The second comic was a little harder to decide what to do.  Through watching videos and looking at pictures, I noticed that this protest was going on all over the world and every age, race, and background all coming together at once.  I settled with using an older protester and a young protester and telling a story of how the generations have changed.  To me, it was important to incorporate the use of technology, style of living, and the fact that celebrities are now showing up to protest against Wall St., while many of them are extremely overpaid.  Through both of these, it seemed to me that some protesters don’t even know the full reason they are there, so I made that clear as well.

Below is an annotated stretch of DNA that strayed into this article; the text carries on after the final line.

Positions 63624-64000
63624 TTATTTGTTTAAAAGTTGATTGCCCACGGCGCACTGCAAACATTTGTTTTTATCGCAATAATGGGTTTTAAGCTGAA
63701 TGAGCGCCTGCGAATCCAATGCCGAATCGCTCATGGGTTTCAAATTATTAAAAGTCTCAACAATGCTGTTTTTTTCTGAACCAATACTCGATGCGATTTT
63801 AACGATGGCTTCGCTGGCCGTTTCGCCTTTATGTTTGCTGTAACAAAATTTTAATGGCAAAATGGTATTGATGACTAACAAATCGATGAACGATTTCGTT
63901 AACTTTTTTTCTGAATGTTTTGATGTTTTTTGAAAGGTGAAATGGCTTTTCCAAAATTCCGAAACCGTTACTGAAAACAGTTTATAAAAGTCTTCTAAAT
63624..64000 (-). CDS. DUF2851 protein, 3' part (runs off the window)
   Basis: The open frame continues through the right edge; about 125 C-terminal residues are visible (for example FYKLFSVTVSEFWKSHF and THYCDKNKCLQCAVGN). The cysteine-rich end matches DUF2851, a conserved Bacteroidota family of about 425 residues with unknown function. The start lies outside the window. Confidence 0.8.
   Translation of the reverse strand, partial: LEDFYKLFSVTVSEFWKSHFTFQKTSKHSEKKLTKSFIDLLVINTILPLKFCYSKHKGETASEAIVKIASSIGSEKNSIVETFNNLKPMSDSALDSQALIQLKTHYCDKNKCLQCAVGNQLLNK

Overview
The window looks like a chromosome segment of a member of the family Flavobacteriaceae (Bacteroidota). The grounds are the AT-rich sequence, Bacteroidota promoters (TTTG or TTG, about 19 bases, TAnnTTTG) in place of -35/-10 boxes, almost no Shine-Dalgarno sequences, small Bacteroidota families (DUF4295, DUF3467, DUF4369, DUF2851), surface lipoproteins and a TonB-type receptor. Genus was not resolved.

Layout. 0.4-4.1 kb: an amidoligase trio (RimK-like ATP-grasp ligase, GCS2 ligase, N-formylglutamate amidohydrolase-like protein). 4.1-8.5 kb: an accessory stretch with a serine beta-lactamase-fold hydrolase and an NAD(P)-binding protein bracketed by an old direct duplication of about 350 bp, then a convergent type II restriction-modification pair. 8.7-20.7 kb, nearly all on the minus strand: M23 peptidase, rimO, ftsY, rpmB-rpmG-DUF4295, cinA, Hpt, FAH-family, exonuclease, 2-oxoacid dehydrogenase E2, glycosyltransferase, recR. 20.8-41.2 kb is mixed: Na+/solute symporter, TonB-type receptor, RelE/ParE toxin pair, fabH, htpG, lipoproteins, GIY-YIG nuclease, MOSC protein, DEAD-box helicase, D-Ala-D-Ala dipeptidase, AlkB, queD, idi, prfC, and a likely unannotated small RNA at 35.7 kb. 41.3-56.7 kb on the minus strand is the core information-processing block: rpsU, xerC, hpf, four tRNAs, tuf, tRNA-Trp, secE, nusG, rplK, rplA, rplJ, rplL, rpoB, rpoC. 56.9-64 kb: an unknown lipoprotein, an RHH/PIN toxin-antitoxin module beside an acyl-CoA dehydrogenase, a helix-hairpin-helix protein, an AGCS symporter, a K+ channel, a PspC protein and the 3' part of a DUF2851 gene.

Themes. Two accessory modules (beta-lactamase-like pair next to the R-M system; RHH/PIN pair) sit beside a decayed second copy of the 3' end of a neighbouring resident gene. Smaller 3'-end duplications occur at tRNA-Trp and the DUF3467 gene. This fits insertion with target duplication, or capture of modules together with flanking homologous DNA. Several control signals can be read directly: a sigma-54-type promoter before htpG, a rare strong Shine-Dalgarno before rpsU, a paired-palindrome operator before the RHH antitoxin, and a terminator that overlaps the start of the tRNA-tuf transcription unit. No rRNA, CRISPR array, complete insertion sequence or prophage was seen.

When it came down to making the comics, I originally thought of just using pictures, which I believed would help send a stronger message.  But when I had to find the exact picture I was looking for to use in each column, I got caught.  I started on “Comic Life” but needed some sort of cartoon characters to incorporate, which this program didn’t offer.  I made my way over to “Pixton” where it was only cartoon comics, but those themselves wouldn’t have worked either.  I had to decide how I was going to combine them and came down with ‘screen-shotting’ the cartoon characters I chose to use then pasting them into comic life.  I wasn’t sure if I wanted to make it one big collage, or if I should use rows.  I almost combined the two for each comic and made some pictures bigger than others, used a large picture as the background for one of them, and used speaking bubbles instead of statement boxes.  This showed which pictures I wanted to make more important and the ones that had pictures allowed the reader to see them more clearly.  I found this method very useful for both comics.  I was able to use multiple columns, with different shapes and my own format, and came out with the exact comics I was envisioning in my mind.